Navigation Links
Researchers Gain Insights Into Aging in Mice
Date:1/8/2009

Finding might one day lead to extended life spans

THURSDAY, Jan. 8 (HealthDay News) -- Stanford University researchers have linked two previously thought-to-be-separate pathways tied to aging, at least in mice, leading to more thought that physically getting older is an orderly and deliberate genetic occurrence.

Short-circuiting that process might one day allow scientists to extend life and delay aging, the researchers said.

"There is a genetic process that has to be on, and enforced, in order for aging to happen," Dr. Howard Chang, associate professor of dermatology at the university's medical school, said in a news release issued by Stanford. "It's possible that those rare individuals who live beyond 100 years have a less-efficient version of this master pathway, just as children with progeria -- a genetic aging disease -- may have components of this pathway that are more active."

The findings, published in the Jan. 9 issue of Cell, link pathways involving the SIRT6 and NF-kappa B, or NF-kB, protein molecules. SIRT6, part of the sirtuin family of proteins, regulates life span in some simple organisms, and NF-kB regulates production of certain genes involved in aging. It has previously been found that blocking NF-kB activity in skin cells of elderly mice makes the cells look and act like younger cells.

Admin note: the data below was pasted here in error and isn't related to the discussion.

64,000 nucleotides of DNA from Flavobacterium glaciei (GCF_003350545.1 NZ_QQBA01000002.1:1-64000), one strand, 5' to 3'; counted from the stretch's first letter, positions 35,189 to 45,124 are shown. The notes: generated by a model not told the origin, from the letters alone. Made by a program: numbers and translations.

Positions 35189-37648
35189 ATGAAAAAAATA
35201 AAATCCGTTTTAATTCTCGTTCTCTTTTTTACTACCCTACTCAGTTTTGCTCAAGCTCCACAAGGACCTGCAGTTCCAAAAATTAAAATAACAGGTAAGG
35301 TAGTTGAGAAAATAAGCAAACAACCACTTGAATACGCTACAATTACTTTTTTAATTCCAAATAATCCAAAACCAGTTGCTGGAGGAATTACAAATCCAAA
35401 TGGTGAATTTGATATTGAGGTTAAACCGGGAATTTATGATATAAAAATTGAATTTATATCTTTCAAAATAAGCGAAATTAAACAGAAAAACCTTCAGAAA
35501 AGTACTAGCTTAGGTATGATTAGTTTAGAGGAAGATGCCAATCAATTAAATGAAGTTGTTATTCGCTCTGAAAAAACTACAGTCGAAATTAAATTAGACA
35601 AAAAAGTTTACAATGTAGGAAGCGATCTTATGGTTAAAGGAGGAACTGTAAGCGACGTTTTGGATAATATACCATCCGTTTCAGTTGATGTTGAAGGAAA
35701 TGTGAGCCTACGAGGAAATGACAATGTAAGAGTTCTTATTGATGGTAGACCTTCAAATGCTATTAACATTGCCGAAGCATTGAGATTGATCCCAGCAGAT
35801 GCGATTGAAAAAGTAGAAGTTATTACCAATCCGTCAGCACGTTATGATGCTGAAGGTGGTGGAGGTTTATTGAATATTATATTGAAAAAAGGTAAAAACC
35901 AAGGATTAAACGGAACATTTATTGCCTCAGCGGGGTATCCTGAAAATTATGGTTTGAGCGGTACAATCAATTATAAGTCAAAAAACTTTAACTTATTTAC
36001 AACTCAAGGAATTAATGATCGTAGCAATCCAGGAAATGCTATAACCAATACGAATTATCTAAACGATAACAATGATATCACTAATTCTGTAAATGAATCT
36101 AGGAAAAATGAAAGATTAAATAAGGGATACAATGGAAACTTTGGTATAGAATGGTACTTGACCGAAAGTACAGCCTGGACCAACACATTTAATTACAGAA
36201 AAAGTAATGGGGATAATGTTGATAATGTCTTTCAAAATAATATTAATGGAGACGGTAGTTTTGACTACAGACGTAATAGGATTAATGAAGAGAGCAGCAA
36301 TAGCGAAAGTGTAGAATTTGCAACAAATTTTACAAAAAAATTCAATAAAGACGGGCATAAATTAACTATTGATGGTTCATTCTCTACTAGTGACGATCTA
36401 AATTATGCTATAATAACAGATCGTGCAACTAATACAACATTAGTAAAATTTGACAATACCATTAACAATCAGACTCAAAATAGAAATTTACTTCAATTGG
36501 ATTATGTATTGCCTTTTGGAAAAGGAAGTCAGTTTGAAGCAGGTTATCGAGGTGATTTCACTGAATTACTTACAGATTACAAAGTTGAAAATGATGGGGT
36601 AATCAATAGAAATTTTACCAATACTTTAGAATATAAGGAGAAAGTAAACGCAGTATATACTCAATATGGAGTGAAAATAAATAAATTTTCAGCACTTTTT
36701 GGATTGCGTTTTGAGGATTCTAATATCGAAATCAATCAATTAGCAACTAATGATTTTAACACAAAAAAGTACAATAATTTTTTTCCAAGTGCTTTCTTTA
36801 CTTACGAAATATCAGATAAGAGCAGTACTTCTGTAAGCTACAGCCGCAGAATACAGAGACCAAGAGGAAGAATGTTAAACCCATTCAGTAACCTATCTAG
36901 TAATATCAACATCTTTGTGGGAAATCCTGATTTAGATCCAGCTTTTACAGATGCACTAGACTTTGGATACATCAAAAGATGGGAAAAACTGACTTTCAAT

The research team found that SIRT6 links up to an NF-kB subunit, possibly causing changes in humans and mice that make it harder for NF-kB to do its job.

"It seems that an important job of SIRT6 is to restrain NF-kB and limit the expression of genes associated with aging," Chang said.

But in genetically altered mice without the SIRT6 protein, the number of NF-kB-dependent genes involved in immune response, cell signaling and metabolism grows to a level that previous studies had shown could cause a fatal aging-like condition for mice less than 4 weeks old, the researchers said.

"Mice lacking SIRT6 seem to hit some kind of a wall at around 4 weeks of age when their blood sugar drops to a level barely compatible with life," Dr. Katrin Chua, assistant professor of endocrinology, gerontology and metabolism at Stanford, said in the news release. "Reducing NF-kB activity somehow allows the mice to get over this critical period and to live much longer."

Trying to figure out how NF-kB knows the timing and extent of its role in aging and how SIRT6 might affect this is the next step for the researchers.

"It's a very provocative question," Chang said. "We've tied together two previously separate pathways in aging. Now we'd like to better understand what regulates that pathway."

More information

The U.S. Centers for Disease Control and Prevention has more about healthy aging.



-- Kevin McKeever



SOURCE: Stanford University, news release, Jan. 8, 2009


'/>"/>
Copyright©2009 ScoutNews,LLC.
All rights reserved

Related medicine news :

1. Researchers discover target that could ease spinal muscular atrophy symptoms